I’ve heard about the project known as OpenOffice on many occasions as a viable alternative to Microsoft Office, and I was pleased to find a Macintosh version of the office suite on the project’s website. What did not please me was the X11 requirement for the OS X version. Fortunately, it was not long before I discovered a project called NeoOffice written in a combination of Cocoa, Carbon, and Java. It’s based on the OpenOffice 2.0 code base but runs natively in the OS X aqua environment.
Over the course of a few posts, I’m going to be looking at the text editor, NeoOffice Writer, and the presentation module, NeoOffice Impress, to see how they compare to Microsoft Word 2004 and Microsoft PowerPoint 2004 in daily use. These articles are not going to be deeply technical or philosophical. They are just going to reflect my thoughts and feelings as I take the software through some paces.
As I wrap up these posts on NeoOffice, I can’t help but be impressed by the software. Are there rough edges? Yes. Are there some usability issues that need to be resolved? Yes. However, the size and scope of this project is just impressive, especially when considering the small size of the development team and the fact that this is not commercial software – it is entirely free. Its very existence (as well as that of its parent project OpenOffice) sternly challenges the notion that we as consumers are obligated to continually pay for expensive productivity software.
Will NeoOffice supplant my normal workflow involving Keynote and Pages? Probably not. I like these two applications too much to give them up, and I will happily upgrade to the next versions of these applications whenever Apple rolls them out. On the other hand, can NeoOffice replace my Office installation? That is a more interesting question.
On my PowerMac G5, Microsoft Office outperforms NeoOffice at every turn. It’s more reliable, and it is more stable. On the other hand, NeoOffice and MS Office are very comparable in terms of performance and stability on my new MacBook Pro. I still see some weird redraw issues in NeoOffice, but not near what was present on the G5. (By the way, these performance gains support my theory that the PPC version of NeoOffice is being throttled by the Java code.) The fact that I like the layout of NeoOffice’s interface better than the mess of floating toolbars that is Microsoft Office 2004 is additionally helpful.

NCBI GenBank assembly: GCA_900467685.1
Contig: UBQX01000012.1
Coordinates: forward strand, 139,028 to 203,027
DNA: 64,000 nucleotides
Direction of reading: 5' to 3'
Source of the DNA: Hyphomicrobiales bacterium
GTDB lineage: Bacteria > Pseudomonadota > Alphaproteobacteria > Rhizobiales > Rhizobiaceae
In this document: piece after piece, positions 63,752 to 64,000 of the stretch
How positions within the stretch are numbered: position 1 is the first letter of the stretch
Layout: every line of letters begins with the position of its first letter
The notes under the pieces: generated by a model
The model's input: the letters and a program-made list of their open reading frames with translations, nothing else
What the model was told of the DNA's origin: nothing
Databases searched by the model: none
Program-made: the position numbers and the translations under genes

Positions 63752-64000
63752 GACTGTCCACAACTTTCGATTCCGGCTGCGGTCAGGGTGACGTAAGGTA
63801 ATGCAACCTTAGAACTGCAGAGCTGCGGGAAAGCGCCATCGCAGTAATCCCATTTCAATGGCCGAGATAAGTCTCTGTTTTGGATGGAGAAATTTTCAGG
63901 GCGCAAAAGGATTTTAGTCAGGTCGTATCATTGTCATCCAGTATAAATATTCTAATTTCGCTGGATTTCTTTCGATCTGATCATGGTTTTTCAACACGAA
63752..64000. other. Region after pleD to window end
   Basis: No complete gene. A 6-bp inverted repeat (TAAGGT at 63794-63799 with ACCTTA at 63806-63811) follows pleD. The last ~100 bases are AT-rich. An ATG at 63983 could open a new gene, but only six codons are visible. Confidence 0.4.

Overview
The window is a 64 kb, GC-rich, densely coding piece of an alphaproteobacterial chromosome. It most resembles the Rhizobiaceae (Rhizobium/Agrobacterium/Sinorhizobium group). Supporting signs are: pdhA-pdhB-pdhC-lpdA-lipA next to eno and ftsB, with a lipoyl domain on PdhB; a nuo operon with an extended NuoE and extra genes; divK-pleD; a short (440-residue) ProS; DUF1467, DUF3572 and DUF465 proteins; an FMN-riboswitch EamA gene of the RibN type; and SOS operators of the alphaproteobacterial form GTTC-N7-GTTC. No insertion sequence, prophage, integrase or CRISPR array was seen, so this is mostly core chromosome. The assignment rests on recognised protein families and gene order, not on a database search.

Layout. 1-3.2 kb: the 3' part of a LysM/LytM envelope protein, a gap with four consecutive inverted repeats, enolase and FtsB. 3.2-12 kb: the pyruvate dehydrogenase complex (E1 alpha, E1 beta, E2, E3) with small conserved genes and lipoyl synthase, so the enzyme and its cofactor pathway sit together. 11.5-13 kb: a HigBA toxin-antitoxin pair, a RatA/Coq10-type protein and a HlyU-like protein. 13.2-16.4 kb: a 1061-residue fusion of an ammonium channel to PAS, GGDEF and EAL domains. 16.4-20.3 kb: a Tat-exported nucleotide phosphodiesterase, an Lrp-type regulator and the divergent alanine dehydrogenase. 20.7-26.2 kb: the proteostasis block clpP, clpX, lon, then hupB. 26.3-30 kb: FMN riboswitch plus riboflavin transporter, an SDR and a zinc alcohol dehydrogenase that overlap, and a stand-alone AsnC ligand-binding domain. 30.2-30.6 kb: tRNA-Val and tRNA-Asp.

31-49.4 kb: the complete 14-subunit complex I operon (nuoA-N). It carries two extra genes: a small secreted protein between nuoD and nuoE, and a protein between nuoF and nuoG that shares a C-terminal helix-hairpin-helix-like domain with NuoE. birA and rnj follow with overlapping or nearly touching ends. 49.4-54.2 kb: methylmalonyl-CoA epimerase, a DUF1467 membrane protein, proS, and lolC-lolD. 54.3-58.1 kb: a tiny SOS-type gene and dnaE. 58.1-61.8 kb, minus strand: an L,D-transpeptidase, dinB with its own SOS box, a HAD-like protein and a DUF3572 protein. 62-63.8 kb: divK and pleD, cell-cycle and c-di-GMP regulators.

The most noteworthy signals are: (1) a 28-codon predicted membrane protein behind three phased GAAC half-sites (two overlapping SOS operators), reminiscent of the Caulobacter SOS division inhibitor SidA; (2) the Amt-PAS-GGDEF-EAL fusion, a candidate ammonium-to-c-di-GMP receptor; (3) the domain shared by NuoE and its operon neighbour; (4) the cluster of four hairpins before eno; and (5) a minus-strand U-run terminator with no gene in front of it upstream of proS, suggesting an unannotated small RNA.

I think I’m going to try to supplant Word and PowerPoint with the NeoOffice equivalents for the next couple of months and see how things go. Those are my two most commonly used Microsoft applications, so this will grant me plenty of opportunities to grow even more familiar with NeoOffice and grow accustomed to its quirks. However, I will probably still upgrade to Office 2008 when it becomes available later this year, especially if I can still get it through the university.
As a couple of final notes, starting February 27, the NeoOffice team will begin seeding a new milestone of their product to members of their Early Access Program. One key feature of this release is support for OpenXML documents and VBA macro support. Also, the OpenOffice team is currently working on a Mac OS X native version of the original, and I’ll be checking that out when it becomes available. Ideally, I think it would be great if the OpenOffice team and the NeoOffice team combined resources as opposed to creating competing free products.
By and large, I’ve really been getting into NeoOffice. As I learn more about coding, I will definitely look into contributing toward ways I hope the product can be improved. It amazes me that something like this can exist in an economy that has become so centered around commercial solutions and specific vendors, and I hope NeoOffice continues its development for many years to come.